During tours, we do our best to cover setlists in real-time on Twitter. If you want to tweet a show in, just DM or @ us on the day and tell us to watch your stream that night.
Tori will be touring in 2014 to support the release of Unrepentant Geraldines. The European legs runs from May through June and the North American legs spans July and August. We do not know if additional dates elsewhere will be added.
The Sonic Reverie takes on Gold Dust in a new review that praises the album’s strengths while pointing out that the orchestra often plays a secondary role — and that the album might not be the best way to introduce new listeners to Tori’s music. (There’s also a pretty spiffy photo of Tori I haven’t seen anywhere else.)
The Montreal Gazette has a review of Gold Dust. Although they give it 3 stars (out of how many?), they question the need for the record, pointing out that many of the songs were backed by strings the first time around.
American Songwriter magazine recently reviewed Gold Dust, giving it 4 out of 5 stars and calling it “lushly orchestrated” and “equally compelling and dynamic.”
Thanks to AngieZ and mkgtweety for the link!
Nikita Ramkissoon reviewed last Saturday’s Johannesburg concert for The Times. While the photographs included might not be quite as stunning as Reney Warrington’s shots, the review is no less glowing, calling Tori’s performance, “nothing short of genius.”
While we normally don’t link to too much from the blogosphere, it is definitely worth noting Reney Warrington’s review of the third Johannesburg show due to the stunning photography included within.
Regardless of whether a press pass was involved or not, kudos to her for catching some great shots of Tori in, um, “flagrante piano.”
Robert Fontenot at the The Age of Epic blog has turned his attention to Night of Hunters and deemed it “Awesome.” Although his treatment of Tori’s catalogue is frequently critical, he mostly likes Tori’s latest. Click through for all the details, in his own words.
Don’t you think there was a time, what, in the ’20s, when the idea of art being challenging was what art was? And now, so much of it, you’ve heard it once, and you’ll say to yourself, ‘Oh, hang on a minute, that’s just like another song that I heard on the radio two hours ago, which is just like another song I heard last week …’ There is, right now, not an encouragement from those that are setting the trends — I’m not talking about the artists, I’m talking about labels, even the radio. They’re not always supportive of challenging the masses. I think sometimes they fear that, because what if the masses wake up and decide that they don’t need all these institutions and corporations and can’t be led by them because they’re thinking for themselves?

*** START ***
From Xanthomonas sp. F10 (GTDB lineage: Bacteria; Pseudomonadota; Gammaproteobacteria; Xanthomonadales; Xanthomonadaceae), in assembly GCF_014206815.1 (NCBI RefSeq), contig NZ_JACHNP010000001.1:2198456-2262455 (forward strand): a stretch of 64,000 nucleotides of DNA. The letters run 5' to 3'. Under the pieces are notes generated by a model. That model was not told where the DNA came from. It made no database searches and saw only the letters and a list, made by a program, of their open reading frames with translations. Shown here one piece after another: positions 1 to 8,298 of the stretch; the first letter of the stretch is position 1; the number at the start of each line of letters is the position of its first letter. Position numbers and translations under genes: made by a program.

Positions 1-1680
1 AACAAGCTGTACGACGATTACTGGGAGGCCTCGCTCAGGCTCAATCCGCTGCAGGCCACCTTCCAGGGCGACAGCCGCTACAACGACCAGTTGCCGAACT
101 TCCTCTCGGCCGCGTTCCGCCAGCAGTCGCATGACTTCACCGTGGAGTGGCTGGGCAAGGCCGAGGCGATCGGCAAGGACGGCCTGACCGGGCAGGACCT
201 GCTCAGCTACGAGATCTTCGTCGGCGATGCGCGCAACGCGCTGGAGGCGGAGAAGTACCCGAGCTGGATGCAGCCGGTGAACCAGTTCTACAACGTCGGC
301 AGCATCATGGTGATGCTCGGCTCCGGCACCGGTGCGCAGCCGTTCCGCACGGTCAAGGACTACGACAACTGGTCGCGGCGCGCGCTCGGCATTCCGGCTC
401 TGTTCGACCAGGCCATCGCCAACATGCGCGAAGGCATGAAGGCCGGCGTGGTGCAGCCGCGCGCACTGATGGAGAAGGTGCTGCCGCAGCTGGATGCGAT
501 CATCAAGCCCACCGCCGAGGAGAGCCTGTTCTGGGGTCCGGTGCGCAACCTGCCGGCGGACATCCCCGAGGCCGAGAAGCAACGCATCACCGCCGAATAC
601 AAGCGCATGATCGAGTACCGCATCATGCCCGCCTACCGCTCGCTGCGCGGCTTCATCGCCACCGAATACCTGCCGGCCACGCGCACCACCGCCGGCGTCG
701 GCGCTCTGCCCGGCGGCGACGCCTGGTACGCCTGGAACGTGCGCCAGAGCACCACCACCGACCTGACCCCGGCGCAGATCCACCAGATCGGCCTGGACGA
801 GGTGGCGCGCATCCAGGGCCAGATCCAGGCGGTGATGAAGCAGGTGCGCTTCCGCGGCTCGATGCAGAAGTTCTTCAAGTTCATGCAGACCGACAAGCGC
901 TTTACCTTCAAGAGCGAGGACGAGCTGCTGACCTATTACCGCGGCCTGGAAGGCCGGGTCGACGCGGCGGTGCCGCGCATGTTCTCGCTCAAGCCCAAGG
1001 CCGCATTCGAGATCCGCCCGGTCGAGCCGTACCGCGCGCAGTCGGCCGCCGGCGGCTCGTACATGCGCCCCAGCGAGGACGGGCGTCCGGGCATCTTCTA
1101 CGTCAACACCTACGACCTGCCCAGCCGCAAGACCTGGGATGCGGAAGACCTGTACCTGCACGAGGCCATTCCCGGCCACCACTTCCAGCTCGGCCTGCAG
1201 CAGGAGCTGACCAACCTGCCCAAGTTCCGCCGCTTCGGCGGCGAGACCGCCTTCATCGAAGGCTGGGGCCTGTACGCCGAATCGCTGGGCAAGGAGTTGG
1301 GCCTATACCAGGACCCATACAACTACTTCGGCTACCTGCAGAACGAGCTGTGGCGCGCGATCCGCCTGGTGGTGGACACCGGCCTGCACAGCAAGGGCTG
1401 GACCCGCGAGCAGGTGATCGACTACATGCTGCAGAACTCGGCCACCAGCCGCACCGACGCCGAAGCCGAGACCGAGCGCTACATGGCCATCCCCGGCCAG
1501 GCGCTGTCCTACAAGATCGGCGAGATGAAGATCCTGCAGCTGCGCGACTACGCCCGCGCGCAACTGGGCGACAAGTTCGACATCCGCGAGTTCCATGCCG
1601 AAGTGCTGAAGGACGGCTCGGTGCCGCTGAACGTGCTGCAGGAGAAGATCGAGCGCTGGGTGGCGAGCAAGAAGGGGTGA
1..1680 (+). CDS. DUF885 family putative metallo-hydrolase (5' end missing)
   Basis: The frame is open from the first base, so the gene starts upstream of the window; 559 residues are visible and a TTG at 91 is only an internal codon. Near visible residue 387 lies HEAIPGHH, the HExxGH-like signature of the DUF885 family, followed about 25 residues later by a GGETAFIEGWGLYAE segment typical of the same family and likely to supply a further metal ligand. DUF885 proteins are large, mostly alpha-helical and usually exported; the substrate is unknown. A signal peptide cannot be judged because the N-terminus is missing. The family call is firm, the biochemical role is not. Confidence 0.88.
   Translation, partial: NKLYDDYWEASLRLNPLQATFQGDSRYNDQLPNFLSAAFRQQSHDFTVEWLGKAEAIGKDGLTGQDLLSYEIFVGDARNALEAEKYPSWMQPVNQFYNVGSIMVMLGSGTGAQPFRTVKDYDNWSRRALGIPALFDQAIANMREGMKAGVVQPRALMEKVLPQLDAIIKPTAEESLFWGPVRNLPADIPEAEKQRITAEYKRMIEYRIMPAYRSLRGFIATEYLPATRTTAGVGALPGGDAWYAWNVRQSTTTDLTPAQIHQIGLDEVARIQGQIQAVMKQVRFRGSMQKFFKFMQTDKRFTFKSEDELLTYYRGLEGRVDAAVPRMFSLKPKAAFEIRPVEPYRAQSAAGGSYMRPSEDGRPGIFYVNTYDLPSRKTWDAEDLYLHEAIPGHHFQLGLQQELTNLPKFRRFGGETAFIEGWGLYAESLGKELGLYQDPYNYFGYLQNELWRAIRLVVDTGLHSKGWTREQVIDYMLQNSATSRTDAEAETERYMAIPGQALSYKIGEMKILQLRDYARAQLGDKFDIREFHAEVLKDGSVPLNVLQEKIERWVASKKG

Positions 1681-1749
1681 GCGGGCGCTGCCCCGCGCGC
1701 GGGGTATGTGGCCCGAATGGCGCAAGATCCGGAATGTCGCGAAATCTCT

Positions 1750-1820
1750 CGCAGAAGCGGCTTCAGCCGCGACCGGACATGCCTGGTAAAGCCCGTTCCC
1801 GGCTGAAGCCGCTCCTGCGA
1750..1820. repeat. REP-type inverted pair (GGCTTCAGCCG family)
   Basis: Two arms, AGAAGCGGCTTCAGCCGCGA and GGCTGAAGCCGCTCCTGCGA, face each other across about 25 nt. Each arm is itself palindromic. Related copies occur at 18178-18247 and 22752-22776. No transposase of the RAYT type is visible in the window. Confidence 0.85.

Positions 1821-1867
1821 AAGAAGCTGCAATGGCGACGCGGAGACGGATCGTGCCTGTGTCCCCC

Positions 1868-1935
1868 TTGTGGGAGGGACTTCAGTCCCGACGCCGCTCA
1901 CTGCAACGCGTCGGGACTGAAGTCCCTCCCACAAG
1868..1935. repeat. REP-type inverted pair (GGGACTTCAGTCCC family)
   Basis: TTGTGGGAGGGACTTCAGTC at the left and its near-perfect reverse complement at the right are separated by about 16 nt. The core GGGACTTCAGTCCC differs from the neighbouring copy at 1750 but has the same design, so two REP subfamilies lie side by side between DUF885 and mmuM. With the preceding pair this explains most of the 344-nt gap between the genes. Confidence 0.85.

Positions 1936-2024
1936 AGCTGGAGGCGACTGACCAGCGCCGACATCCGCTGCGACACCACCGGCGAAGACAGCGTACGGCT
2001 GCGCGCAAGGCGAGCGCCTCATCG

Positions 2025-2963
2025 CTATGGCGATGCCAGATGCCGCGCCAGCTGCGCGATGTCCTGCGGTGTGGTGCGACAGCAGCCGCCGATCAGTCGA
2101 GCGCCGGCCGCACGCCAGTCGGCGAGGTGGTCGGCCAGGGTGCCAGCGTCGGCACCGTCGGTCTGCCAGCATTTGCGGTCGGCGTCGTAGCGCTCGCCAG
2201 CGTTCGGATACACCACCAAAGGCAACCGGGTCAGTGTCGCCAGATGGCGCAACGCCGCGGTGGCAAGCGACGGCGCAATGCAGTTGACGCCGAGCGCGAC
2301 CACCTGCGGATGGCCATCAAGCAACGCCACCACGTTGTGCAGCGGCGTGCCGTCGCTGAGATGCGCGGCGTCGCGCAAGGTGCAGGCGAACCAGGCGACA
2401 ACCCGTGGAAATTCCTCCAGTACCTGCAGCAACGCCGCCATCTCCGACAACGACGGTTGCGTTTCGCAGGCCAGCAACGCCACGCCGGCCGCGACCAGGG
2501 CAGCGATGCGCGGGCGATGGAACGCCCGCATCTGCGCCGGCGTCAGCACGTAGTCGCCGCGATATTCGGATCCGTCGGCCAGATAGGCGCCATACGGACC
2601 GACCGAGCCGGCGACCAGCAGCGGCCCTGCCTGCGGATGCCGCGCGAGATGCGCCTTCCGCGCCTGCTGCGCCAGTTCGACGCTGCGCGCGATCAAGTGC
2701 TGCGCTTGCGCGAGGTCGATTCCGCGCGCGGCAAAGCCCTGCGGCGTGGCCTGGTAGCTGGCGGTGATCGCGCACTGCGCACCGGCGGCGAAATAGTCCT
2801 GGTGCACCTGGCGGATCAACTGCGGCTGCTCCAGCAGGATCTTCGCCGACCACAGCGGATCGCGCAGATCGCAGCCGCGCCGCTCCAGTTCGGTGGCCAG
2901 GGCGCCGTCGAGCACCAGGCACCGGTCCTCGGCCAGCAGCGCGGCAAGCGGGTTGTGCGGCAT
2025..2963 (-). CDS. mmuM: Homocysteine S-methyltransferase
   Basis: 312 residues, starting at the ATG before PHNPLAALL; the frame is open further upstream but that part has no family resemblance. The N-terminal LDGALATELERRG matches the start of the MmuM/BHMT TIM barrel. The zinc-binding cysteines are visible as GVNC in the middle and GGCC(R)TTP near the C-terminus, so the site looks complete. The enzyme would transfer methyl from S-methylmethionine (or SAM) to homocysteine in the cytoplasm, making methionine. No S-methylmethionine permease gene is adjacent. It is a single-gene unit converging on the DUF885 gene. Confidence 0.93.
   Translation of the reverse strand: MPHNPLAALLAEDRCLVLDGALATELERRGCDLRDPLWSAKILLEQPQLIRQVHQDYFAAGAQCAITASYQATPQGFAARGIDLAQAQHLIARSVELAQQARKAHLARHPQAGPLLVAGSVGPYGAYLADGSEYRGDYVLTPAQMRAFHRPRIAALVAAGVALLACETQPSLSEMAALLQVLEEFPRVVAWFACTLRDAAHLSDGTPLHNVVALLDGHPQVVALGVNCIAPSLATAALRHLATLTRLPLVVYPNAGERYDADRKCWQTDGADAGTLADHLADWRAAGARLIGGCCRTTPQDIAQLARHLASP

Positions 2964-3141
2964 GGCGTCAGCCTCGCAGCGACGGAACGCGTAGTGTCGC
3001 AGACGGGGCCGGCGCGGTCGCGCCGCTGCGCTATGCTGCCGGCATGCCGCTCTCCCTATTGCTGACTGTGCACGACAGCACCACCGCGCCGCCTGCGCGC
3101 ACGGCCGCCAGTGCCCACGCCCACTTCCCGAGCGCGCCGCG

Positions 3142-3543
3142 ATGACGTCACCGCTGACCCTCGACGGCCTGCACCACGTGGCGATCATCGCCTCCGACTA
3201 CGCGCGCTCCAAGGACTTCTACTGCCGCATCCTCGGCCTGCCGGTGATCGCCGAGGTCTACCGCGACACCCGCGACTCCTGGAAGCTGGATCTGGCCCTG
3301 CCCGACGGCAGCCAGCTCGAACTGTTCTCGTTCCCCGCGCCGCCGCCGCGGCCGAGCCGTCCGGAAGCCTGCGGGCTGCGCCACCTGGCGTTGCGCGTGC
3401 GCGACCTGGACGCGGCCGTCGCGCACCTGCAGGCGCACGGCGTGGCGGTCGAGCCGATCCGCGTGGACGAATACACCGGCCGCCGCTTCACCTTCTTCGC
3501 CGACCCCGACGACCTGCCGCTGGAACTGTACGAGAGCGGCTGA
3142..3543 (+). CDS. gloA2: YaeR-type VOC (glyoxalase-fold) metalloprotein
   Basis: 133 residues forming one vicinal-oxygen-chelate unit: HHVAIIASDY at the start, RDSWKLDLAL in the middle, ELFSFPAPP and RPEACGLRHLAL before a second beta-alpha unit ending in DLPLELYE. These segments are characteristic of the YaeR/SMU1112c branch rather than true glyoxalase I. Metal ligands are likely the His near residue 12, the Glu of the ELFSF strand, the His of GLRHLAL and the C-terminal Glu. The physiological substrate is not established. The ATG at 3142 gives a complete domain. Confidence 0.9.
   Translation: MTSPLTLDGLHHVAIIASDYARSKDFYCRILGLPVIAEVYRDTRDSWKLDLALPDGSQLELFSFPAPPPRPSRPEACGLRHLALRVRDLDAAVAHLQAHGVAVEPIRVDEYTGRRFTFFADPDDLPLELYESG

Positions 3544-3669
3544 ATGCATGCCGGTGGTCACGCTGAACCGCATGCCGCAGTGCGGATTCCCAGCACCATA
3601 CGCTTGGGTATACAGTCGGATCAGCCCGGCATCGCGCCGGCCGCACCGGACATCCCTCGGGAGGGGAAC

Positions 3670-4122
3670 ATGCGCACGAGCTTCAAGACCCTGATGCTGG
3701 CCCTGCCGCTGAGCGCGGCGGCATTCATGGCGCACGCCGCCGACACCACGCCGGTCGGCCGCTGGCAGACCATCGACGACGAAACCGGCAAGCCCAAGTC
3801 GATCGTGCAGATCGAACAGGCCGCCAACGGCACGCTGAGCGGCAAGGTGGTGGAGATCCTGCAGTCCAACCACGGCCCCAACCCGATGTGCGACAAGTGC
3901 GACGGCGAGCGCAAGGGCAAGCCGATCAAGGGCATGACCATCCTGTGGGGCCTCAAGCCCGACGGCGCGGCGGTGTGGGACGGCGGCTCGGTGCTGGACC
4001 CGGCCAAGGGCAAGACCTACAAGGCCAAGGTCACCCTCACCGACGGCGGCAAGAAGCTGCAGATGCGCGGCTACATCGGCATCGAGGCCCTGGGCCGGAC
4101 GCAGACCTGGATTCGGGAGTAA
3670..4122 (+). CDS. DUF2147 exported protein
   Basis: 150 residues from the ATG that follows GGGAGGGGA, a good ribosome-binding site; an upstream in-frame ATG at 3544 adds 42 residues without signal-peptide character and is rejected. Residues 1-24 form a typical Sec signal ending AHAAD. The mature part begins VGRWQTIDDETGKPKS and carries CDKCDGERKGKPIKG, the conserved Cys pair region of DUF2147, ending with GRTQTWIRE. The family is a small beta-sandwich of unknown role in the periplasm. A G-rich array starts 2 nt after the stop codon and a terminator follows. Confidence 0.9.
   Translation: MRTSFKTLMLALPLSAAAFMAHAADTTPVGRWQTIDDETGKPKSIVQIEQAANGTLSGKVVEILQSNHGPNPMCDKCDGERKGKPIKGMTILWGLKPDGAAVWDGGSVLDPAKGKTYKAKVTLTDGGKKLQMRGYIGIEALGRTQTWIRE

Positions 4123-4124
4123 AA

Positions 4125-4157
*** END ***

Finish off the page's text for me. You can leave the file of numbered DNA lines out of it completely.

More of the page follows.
The Daily has a unique article on Tori, up today, in which they interviewed her and took some stunning photos in a Manhattan warehouse which has turned into the interactive set of the New York production of “Sleep No More.” Writer Rich Juzwiak ruminates on the new album, Tori’s history as a musician, her propensity for the impenetrable, and her ability to be down-to-earth at the same time.
EDIT: Check out additional images from the photo shoot by Victoria Will here. Thanks, Mario!
At The Wild Hunt, a widely read blog on pagan news and ideas, writer Jason Pitzl-Waters reviews Night of Hunters and discusses the pagan themes on the album. In it, he examines whether it confirms Tori as a pagan herself. Although Pitzl-Waters doesn’t reach any conclusions, he does say, “I personally think that labels like ‘Pagan’ probably matter little to Tori Amos, and that anyone who walks so deeply into faerie is ‘with us’ in all the ways that truly matter without having to pin it down.”
Thanks to Celine for the link!
We’ve been a little hesitant to flood Undented’s front page with all the reviews of Night of Hunters that are popping up — and there are many — but this one from The Star-Ledger caught our eye. In it, classical music critic Ronni Reich and pop music critic Tris McCall have a dialogue about the record, giving a little more perspective and insight into the album that many reviews might reveal…
P.S. We have been posting links to any and all reviews over on our Twitter stream (which we really should export to the sidebar of the site one of these days) so if you’ve been itching to read more critiques of the record, head on over there for that deluge.
Appearing this past weekend in Scotland on Sunday and on The Scotsman’s ebsite today, Colin Somerville’s review of Night of Hunters calls it “intensely personal” and “a real record by a real artist,” while noting that its song-cycle concept makes it a cohesive whole. No score is given, but it’s certainly tips the scales on the “good” side.
Thanks to Erin for bringing it to our attention!